“But certain groups and movements believe it is in their generation. They are saying we have got the truth and nobody else has.”

Any religion worth its salt – and tithe – has to have an exclusive market for True Believers. It’s the best way to ensure a useful amount of power and wealth.

Apple has in-store “geniuses” – Microsoft recruits “gurus”


Daylife – AFP/Getty Images

Microsoft will deploy “Gurus” to stores to help customers interested in purchasing a new PC or learn more about Windows products…Microsoft reinvigorated marketing efforts also include customer-service representatives who will be sent to Best Buy, Circuit City and other brick and mortar retail stores.

The Redmond, Washington-based company plans to have 155 “Microsoft Gurus” deployed to retailers across the country throughout 2008 and will expand the program depending on its success at the end of the year.

Rather than pay each guru on commission, they’ll be graded according to the customer experience by customers, who will chat with the gurus and learn more about Microsoft products and the PC industry.

Apple has a similar service, dubbed the “Genius Bar,” located in many Apple retail stores, with Apple employees available to help customers with their Macs or iPods. Each Apple Genius Bar also helps offer on-site technical support for customers who purchased something and are having problems with it.

While consumers generally have offered compliments about the genius program at Apple – it varies from store-to-store, region-to-region.

Predicting how well Microsoft does with their next step of copying Apple’s marketing methods is worth a smile at best. Calling their shills “gurus” is a reasonable indicator of how out-of-touch Microsoft management can be.

France is taking Scientology to court as “organized fraud”

The Church of Scientology in France will be tried in court for “organised fraud”, according to legal sources. The lawyer for one of the plaintiffs behind the case told the BBC that if convicted the controversial Church could be banned.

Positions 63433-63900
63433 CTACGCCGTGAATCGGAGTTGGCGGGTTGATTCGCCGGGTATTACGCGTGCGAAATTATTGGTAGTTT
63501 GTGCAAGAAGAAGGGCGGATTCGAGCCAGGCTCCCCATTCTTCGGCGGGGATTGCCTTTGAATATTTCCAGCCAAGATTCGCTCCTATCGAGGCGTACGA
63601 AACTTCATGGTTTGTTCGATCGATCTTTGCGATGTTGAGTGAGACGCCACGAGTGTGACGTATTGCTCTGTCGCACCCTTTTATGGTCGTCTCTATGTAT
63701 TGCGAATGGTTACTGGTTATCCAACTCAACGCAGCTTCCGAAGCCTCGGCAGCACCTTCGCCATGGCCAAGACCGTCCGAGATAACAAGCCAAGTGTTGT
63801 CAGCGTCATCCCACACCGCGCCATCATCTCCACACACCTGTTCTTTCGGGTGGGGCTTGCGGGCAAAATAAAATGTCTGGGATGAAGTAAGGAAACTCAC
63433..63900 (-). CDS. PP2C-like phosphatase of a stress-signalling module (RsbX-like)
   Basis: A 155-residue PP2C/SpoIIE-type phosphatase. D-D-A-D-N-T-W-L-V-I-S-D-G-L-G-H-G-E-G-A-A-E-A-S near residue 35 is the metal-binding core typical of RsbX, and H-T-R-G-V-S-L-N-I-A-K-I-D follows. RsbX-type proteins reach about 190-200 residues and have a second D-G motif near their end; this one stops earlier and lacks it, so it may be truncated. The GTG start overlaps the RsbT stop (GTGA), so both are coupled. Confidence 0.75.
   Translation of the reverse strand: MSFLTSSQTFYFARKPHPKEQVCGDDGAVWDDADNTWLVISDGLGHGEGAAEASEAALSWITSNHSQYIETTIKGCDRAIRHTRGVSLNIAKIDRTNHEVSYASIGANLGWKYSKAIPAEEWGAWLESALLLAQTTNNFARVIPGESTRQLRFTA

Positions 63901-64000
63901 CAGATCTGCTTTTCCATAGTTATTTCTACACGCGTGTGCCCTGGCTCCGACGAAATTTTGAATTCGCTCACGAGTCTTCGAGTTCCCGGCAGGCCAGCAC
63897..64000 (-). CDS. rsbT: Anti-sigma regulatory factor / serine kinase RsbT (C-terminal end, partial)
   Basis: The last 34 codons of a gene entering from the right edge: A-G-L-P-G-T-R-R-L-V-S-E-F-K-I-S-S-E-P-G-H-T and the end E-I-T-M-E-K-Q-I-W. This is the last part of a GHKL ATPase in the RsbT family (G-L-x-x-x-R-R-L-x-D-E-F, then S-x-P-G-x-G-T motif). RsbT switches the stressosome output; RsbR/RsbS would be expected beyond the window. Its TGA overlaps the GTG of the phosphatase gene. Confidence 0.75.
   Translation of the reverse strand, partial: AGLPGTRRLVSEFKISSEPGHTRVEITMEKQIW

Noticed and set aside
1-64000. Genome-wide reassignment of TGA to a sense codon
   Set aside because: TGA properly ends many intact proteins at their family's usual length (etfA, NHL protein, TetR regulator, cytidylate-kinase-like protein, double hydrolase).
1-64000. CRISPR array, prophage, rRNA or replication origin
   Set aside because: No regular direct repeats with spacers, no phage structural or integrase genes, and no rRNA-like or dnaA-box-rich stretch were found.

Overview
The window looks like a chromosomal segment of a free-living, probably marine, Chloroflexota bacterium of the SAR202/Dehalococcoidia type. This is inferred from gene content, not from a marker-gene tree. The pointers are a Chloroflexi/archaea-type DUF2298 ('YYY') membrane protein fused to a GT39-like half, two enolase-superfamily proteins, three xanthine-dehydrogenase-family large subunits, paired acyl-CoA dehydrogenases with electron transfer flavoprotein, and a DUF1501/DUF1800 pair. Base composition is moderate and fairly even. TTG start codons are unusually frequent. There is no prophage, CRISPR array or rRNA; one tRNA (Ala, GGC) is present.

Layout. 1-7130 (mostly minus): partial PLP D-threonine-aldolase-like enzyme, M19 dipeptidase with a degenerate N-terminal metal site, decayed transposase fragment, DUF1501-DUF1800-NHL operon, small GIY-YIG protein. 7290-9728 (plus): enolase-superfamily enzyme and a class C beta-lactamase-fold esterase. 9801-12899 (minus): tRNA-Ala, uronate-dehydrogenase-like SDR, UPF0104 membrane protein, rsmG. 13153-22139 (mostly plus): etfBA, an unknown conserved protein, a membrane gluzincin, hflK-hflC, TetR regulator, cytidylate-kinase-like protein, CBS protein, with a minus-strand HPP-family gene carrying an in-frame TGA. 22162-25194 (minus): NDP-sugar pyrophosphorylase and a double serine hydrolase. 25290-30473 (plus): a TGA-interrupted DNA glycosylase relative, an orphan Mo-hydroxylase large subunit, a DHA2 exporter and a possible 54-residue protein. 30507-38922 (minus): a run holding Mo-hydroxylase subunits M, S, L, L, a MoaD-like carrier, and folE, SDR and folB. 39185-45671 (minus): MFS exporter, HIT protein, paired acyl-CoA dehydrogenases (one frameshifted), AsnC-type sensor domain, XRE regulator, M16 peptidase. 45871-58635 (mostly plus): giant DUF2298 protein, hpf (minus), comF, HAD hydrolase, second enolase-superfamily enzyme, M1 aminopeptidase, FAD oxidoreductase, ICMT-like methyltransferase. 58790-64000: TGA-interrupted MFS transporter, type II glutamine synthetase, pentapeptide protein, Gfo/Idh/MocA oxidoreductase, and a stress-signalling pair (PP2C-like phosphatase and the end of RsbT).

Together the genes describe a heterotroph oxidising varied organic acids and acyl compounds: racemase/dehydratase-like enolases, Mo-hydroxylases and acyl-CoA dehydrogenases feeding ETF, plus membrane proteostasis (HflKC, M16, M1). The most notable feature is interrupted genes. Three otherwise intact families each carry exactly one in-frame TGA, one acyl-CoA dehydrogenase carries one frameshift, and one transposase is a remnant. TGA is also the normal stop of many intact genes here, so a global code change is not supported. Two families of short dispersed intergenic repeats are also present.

This case stems from claims by a woman who said she was approached by Scientologists in a Paris street in 1998 and offered a free personality test.

She says she ended up handing over more than 20,000 euros (£16,000) for courses, books, illegally prescribed drugs and an “electrometer” supposed to measure fluctuations in her mental state.

Olivier Morice, a lawyer for the woman and for one other plaintiff in the case, says the case could be brought before the court by the end of the year or in early 2009.

France refuses to recognise Scientology as a religion, categorising it as a purely commercial operation and keeping it under surveillance.

These tales are always good for chuckles – for me – because I was around back in the day when L.Ron started this hustle. It was always looked at as straight-up philosophic idealism comparable to radio preachers telling their followers to lay hands on their [tube-type] radio and “feel the warmth”.

My opinion hasn’t changed.

Brave New World of digital intimacy

Social scientists have a name for incessant online contact. They call it “ambient awareness.” It is, they say, very much like being physically near someone and picking up on his mood through the little things he does — body language, sighs, stray comments — out of the corner of your eye…

For many people — particularly anyone over the age of 30 — the idea of describing your blow-by-blow activities in such detail is absurd. Why would you subject your friends to your daily minutiae? And conversely, how much of their trivia can you absorb? The growth of ambient intimacy can seem like modern narcissism taken to a new, supermetabolic extreme — the ultimate expression of a generation of celebrity-addled youths who believe their every utterance is fascinating and ought to be shared with the world. Twitter, in particular, has been the subject of nearly relentless scorn since it went online. “Who really cares what I am doing, every hour of the day?” wondered Alex Beam, a Boston Globe columnist, in an essay about Twitter last month. “Even I don’t care…”